In Kirov, they were loaded onto sleighs for a two-day journey through dense forest until they reached their destination, the District of Gorkiy, in the Region of Shar'ya, at a place called the Poldniewica Resettlement Camp. There were a few wooden barracks, but more had to be built to accommodate everyone. Each barrack had ledges like the cattle cars and, depending on the size of the family, it was one ledge per family. The Maj family of six were allotted one ledge. This was now their home. Each barrack housed about 14 families. There was a brick stove with a steel top in the middle of the barrack. The communal stove.
Everyone from the age of 14 to 65 had to work. The Soviet motto was "no work-no bread". Women with children, whose husbands were not with them, had to work as well Brigades made up of five or six people were formed, and each had a quota to meet each day. Most of the work consisted of chopping down trees for railway tracks. If the work quota was met, workers were given coupons which entitled them to make purchases in the camp store, but only if they had money. The workers were paid in rubles. However, they were only given a small amount - just enough to buy a meagre supply of food staples.
Shortly after their arrival in Poludniewica, each person was called into the commandant's office and given a form to complete. On this form, they were to give the reason for their "resettlement". No one knew the reason and the authorities would accept only one answer - "enemies of the state". There seemed no alternative but to sign, at which point they were sentenced to 25 years in Siberia!
There was a wire fence around the camp and although it was not guarded, no one was allowed beyond it, aside from the workers. People from the collective farms in the surrounding areas began coming to the fence to exchange food for clothing. During one of these trading days in June 1940, and old bearded man heard the name "Maj" being called. He went to the commandant to ask permission to see "prisoner Maj". He was looking for Wacek's father. When he found him in the barrack, he asked, "Do you remember me?" When Wacek's father replied "no" the man said that they had fought side by side on the Dzwina River, in Tsar Nicholas's army in World War I. They had last seen each other in 1917. From then until the fall of 1941, when the Maj's left the camp, this old friend came as often as he could. He always brought a small amount of food along with a copy of the newspaper, Izvestia, that contained news of what was happening in the world. This paper was always left in the outside "john".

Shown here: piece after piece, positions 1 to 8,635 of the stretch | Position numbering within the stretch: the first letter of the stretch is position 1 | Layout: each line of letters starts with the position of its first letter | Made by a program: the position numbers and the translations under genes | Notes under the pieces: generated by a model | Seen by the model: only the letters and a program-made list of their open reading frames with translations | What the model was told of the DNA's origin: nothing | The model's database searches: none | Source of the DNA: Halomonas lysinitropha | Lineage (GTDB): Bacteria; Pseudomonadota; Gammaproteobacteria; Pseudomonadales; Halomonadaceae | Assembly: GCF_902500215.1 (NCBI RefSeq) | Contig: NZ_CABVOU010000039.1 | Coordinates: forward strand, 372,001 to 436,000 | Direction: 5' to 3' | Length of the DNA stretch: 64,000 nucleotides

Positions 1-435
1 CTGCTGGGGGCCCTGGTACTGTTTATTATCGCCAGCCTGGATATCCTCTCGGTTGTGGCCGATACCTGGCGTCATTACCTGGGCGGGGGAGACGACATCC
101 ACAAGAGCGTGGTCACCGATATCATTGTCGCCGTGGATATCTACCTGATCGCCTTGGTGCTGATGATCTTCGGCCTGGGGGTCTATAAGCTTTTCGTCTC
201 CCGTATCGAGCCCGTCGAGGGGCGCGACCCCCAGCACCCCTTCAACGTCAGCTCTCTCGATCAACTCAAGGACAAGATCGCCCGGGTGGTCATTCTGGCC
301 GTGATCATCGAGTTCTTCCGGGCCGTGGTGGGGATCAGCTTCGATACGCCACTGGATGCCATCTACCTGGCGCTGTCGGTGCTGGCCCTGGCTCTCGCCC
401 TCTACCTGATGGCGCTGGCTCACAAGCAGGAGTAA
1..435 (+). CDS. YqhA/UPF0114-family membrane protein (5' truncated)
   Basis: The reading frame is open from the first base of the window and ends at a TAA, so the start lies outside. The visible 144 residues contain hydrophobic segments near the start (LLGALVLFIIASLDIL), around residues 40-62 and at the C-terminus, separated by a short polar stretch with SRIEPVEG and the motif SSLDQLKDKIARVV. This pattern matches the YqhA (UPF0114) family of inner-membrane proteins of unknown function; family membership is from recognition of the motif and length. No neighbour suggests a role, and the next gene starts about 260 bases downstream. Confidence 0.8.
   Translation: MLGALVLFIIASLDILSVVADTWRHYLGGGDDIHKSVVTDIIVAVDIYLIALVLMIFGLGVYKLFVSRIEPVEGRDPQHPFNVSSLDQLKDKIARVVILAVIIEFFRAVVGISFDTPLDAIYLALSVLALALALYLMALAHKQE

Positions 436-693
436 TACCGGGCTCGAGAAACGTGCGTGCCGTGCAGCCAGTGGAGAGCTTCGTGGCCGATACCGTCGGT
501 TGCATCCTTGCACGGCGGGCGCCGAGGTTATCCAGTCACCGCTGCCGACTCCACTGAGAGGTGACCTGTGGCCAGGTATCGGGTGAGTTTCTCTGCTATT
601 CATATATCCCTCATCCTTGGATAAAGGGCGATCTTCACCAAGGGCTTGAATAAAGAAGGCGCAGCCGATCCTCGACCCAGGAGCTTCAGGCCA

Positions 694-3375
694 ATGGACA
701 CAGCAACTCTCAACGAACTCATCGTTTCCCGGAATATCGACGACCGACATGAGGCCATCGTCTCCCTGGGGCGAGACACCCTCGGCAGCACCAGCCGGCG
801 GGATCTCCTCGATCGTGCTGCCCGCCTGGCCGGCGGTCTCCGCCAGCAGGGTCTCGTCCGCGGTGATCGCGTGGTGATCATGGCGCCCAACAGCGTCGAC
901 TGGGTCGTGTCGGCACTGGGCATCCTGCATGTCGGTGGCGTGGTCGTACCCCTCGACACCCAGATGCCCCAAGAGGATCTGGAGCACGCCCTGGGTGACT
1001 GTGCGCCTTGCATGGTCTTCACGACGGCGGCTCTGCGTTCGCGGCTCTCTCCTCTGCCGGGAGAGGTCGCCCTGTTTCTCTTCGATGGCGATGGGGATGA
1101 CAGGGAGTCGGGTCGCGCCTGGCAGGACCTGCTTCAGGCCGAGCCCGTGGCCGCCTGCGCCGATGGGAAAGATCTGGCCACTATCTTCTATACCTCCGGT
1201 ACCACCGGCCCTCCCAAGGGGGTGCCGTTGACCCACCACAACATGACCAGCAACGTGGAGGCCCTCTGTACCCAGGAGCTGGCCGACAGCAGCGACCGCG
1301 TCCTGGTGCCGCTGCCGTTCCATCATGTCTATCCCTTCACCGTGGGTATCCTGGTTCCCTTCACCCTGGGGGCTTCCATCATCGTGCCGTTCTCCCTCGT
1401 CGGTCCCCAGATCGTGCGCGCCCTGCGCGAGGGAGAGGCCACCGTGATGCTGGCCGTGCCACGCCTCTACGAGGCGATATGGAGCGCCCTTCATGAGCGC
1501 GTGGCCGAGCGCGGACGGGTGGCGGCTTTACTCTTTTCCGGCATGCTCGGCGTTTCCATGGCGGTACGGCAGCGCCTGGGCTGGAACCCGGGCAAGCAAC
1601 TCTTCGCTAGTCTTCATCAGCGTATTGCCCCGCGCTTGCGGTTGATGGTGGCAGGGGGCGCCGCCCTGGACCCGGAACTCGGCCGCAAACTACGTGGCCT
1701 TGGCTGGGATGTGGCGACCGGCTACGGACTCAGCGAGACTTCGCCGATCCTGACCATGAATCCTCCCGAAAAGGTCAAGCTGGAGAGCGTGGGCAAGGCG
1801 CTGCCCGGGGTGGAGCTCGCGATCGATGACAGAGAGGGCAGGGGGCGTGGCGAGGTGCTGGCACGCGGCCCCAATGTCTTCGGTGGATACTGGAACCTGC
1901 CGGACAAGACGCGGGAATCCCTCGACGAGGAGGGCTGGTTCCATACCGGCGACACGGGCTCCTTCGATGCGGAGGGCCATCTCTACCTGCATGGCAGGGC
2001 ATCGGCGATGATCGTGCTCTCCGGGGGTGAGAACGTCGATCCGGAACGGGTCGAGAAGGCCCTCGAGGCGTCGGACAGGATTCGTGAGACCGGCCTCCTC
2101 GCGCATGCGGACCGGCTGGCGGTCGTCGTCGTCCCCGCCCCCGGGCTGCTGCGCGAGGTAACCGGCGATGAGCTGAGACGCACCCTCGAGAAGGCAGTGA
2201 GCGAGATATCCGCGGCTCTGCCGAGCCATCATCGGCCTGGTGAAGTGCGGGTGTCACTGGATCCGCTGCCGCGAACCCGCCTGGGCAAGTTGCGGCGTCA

The barracks were infested with lice and bed bugs, and nothing that was done helped get rid if these vermin. A typhus epidemic broke out in the camp and there were many deaths each day. The commandant ignored the situation until his son died. He then notified the authorities and a medical team was sent to vaccinate everyone. Wacek and his brother Kazik were not spared, and were both very ill.
Christmas 1940 arrived and, since the Soviets did not celebrate Christmas, it was a workday. Some of the work brigades took some time out and sat around a fire singing beautiful Polish carols. When Wacek and his brothers returned to their barrack at the end of their workday, they found a feast waiting. Wacek's uncle had sent a parcel from Poland that contained lard, kasha and dried fruit. Bread was used for "oplatek". After their meal, they went to visit neighbours to share oplatek and sing Polish carols. New Year's Day was a holiday. The workweek was six days of work and one day of rest. However, the day of rest did not necessarily fall on a Sunday, but the Maj's always found time to pray. Their faith gave them strength and hope.
In July 1941, a high-ranking NKVD officer arrived at the camp to inform the people that General W Sikorski (Commander-in-Chief of the Polish Army and Premier of the Polish Government-in-exile in London, England) had signed an emancipation pact with Jozef Stalin. The people were stunned - they were free! Tears of joy flowed freely. The people were told that they would receive documents stating that they were free Poles - and they did.
In November 1941, both Antoni and the commandant (of Poldniewica) were notified that it was time to transport those who wanted to leave. Horse-drawn sleighs were sent from collective farms in the area. Seven hundred Poles left Poludniewica. They were taken to the nearest railway line in the middle of the forest. There was no station. About three days passed before the train arrived. The days and nights were spent out in the open, it was very cold and there was a lot of snow on the ground. Since there was an abundance of firewood, the campfires burned continually. Once they had word that the train was on its way, the people gathered wood to be loaded onto the train. They would need a lot of warmth as they travelled through the Ural Mountains. A few hundred Poles from Camp Dorovatka, near the railway line, joined the group from Poludniewica. When the train departed, there were tears and confusion. Once again a journey into the unknown.